Sometimes in marketing strategy, we borrow from war.  d-dayAnd if we look at World War II and D-Day, we see a great example of how focus came into play.  While Germany was fighting a war on two fronts (Russia and Britain), the Allied Forces planned D-Day for 2 years and joined in full force to FOCUS all their attention on one beach, on one day. The surprise attack gave the Allies an EARLY WIN, and momentum which they could then LEVERAGE  into a bigger victory by using the victory on that one beach to gain a positional power on continental Europe.  Getting on mainland Europe gave the allied forces the GATEWAY they needed to steamroll through on a town by town basis and defeat the Germans.  The allied forces had been on the defensive for years, but landing on that beach on D-Day gave them one victory and the tipping point to an offensive attack and a pathway to now winning the war.  Imagine if D-Day had used an UNFOCUSED approach.  Instead of focusing on the beaches of Normandy, they could have taken all their troops and spread them every 15 feet from Denmark all the way around Europe to Holland, France, Spain and around to Italy.  The unfocused approach, without a source of power such as that beach in Normandy, would have resulted in the allied soldiers being picked off one-by-one. No focus means no power. If it’s so easy to understand that with a war analogy, how come we can’t do that on our own brands.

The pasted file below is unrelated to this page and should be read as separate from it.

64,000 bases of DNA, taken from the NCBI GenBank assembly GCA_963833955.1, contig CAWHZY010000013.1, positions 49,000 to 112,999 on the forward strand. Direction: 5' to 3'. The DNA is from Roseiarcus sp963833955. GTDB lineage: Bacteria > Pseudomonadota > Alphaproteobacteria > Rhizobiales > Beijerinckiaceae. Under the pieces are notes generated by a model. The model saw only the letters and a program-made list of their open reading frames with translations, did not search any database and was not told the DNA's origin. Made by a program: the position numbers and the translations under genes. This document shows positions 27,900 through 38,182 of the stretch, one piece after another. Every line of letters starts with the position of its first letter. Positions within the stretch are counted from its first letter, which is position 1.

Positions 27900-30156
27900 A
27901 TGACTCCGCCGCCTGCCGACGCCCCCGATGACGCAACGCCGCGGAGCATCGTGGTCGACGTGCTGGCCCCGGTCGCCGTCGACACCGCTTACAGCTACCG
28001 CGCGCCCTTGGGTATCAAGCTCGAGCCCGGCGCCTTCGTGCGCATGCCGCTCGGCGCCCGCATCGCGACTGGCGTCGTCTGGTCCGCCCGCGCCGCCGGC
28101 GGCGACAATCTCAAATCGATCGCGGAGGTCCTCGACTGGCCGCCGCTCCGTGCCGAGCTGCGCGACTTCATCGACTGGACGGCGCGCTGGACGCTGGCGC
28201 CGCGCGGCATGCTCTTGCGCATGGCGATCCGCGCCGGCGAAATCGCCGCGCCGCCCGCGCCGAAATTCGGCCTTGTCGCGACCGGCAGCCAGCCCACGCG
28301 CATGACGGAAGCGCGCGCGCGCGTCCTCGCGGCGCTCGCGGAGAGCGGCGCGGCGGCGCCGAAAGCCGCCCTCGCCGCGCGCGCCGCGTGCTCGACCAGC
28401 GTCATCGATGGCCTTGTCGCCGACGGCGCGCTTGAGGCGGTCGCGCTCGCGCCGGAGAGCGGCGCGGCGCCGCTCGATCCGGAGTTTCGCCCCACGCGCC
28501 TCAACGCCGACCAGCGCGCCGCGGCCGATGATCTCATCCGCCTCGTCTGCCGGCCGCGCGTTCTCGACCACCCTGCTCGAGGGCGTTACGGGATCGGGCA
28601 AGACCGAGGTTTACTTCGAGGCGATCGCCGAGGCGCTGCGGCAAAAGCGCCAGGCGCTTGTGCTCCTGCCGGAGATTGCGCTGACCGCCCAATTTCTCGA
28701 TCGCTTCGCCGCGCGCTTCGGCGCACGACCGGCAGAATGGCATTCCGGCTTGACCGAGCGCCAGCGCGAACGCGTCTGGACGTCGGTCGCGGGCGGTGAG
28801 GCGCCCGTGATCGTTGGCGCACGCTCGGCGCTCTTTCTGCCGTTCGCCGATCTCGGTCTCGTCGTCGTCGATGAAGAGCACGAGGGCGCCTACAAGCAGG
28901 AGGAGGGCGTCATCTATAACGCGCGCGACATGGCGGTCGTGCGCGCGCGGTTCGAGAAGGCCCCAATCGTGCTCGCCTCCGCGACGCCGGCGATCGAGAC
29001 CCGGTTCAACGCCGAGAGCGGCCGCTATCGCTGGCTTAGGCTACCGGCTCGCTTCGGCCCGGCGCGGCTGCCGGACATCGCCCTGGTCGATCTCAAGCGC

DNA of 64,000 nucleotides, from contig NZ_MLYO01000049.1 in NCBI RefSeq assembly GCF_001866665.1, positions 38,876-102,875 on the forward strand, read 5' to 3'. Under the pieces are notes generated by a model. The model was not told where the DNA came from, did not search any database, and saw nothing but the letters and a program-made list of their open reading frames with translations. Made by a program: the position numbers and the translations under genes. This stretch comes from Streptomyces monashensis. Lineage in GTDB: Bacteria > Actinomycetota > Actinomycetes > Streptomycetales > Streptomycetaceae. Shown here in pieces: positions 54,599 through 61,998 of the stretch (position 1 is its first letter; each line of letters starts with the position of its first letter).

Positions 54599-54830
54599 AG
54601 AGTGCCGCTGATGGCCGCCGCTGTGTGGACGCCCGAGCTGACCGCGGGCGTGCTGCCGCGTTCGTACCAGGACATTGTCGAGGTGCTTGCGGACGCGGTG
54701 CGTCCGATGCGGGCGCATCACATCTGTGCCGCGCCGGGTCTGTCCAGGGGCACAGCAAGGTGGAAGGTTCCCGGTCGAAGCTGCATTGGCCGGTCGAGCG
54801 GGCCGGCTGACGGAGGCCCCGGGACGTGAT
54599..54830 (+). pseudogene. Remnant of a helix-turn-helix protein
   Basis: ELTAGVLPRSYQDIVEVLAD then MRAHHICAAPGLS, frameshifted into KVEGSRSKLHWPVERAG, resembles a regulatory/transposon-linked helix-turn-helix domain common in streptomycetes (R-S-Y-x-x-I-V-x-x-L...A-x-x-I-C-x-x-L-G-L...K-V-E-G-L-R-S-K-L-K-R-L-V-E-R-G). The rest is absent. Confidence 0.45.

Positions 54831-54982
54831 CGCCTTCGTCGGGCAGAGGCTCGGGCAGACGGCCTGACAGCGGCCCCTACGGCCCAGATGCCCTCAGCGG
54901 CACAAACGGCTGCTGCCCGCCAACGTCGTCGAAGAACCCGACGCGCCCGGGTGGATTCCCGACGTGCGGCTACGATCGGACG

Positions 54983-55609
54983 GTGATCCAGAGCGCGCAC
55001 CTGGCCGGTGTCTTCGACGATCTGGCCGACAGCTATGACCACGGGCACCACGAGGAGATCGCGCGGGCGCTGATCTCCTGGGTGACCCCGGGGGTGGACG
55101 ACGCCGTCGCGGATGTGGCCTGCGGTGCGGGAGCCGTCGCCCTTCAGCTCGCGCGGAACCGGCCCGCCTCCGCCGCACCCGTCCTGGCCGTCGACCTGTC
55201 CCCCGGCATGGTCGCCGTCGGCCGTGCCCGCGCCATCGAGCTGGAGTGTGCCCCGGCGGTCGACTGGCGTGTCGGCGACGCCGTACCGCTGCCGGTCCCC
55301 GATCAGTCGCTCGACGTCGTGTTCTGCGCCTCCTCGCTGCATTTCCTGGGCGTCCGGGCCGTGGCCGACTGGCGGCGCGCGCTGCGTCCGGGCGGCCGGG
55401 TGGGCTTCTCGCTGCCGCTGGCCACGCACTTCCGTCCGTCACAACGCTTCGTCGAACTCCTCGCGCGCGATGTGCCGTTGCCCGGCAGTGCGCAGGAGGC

Where You Should Focus